The last days I have been working on getting a Graphics Environment for my Toy Physics Engine.
Last December and January I had already fiddled around with excellent engines Ogre (www.ogre3d.org) and Bullet (http://bulletphysics.org/wordpress/), trying to put them to work together.I have a post from february where some simulations on youtube can be seen and some preliminary introductions are made.
However, now I am starting to understand things, and whenever I have the drive to test them always encounter the problem on how visualize them.
So, I came across with Blender (www.blender.org), another fantastic tool, and got surprised to find their Google Summer of Code mentorship for 2010 (http://wiki.blender.org/index.php/Dev:Ref/GSoC/2010/Info).
I have applied for it. Deadline was 9th April, which meant preparing everything in a hurry and some embarrasing trouble with their wiki page (I have already apologised in their bf-commiters mailing list...ooops).
Here is my proposal for such an important event: (http://wiki.blender.org/index.php/User:Ndujar).
Hopefully they find it interesting and contact me to complete it!
In the meantime, I have prepared a short and basic Ogre framework to begin doing some tests.
It is composed of a few files and classes integrating Ogre.
I generated it basically copying, cutting and pasting from the very good tutorials available at the Ogre web page (http://www.ogre3d.org/wiki/index.php/Ogre_Tutorials).
It goes as follows:
The first step is to intall and cofigure Ogre in your computer. This is the best tutorial I found: http://ubuntuforums.org/archive/index.php/t-1148570.html.
Then, using whatever IDE of your taste (I am on EasyEclipse), just get the following files to compile.
The core of the application is the BaseApp object, from which I will later extend further as needed. It is basically in charge of doing everything Ogre requires to be done to put things up in a rendering window.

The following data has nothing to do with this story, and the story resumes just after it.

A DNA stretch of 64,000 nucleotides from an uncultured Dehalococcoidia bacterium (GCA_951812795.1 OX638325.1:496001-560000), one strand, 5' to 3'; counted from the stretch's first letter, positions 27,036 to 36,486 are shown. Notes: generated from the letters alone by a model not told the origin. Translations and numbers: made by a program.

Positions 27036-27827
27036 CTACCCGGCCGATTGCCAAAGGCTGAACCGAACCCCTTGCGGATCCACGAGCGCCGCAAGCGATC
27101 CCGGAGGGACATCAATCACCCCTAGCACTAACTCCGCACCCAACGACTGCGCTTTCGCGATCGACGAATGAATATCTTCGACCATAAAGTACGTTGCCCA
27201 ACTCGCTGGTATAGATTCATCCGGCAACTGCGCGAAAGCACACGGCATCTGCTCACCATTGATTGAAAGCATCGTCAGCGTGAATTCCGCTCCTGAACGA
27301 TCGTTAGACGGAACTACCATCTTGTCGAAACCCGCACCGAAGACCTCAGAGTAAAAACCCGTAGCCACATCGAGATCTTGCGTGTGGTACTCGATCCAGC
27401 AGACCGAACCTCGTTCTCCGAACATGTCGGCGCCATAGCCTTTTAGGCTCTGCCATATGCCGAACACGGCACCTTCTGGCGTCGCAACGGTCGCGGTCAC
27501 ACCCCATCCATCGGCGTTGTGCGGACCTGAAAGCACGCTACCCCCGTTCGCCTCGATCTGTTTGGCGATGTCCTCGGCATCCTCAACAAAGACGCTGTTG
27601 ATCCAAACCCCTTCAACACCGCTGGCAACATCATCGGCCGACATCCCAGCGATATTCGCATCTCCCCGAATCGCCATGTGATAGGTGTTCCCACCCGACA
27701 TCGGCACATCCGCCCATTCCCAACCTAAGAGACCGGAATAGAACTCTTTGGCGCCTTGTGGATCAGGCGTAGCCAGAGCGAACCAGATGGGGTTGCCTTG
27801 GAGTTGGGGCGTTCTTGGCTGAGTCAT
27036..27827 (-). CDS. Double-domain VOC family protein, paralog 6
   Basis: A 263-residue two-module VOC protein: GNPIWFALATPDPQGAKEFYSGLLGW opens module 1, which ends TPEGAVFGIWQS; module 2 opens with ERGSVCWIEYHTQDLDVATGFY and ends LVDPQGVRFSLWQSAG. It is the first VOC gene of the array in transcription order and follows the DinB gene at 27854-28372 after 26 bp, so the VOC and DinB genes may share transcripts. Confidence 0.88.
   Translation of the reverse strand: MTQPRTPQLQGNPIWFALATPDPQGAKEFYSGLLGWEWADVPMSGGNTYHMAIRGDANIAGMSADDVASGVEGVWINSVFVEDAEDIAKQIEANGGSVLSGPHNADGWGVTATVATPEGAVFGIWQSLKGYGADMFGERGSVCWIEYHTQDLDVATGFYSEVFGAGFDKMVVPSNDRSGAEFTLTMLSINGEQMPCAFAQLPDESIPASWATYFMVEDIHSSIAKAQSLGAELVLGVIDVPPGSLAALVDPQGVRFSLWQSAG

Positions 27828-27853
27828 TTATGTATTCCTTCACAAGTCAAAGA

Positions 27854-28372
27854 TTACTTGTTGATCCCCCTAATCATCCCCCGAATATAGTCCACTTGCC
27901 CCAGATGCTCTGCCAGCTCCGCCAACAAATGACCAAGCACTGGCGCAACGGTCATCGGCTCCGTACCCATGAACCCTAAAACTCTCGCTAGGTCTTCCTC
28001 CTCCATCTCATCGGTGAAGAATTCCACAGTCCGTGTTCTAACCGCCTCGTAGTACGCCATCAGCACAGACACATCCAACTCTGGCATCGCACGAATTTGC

The BaseFrameListener is another very important piece of code that allows one to control the rendering flow.
In order to manage whatever happens on every rendering step, Ogre provides the FrameListener object.
With the installed package comes an ExampleFrameListener.h file, which overrides the basic Ogre FrameListener and allows for a fairly good control over the inputting devices such as keyboard and mouse.I have slightly customised it for my purposes.
It has been a bit tricky however, and has made my computer crash a few times.
Anyway, here it is, domesticated at last!
Once the beast is under control, the rest is a piece of cake...hehehe...
You can make as many instances of a FrameListener as you need in an Ogre application.
I have chosen to create a separate framelistener for managing whatever goes under the physics, to keep things up neat and tidy.
It is the PhysicsFrameListener class:
The elementary brick on which everything else will be constructed is likely to be called PhysicsEntity.
So I have defined my PhysicsEntity Class.
In this code is still at its very bones, just presenting a couple of functions to make things visible.
Hopefully in the near future some more flesh will get added on it!
Last, but not least, is the main.cpp file, where everything gets blended:
And this is it.Now...Let's get busy!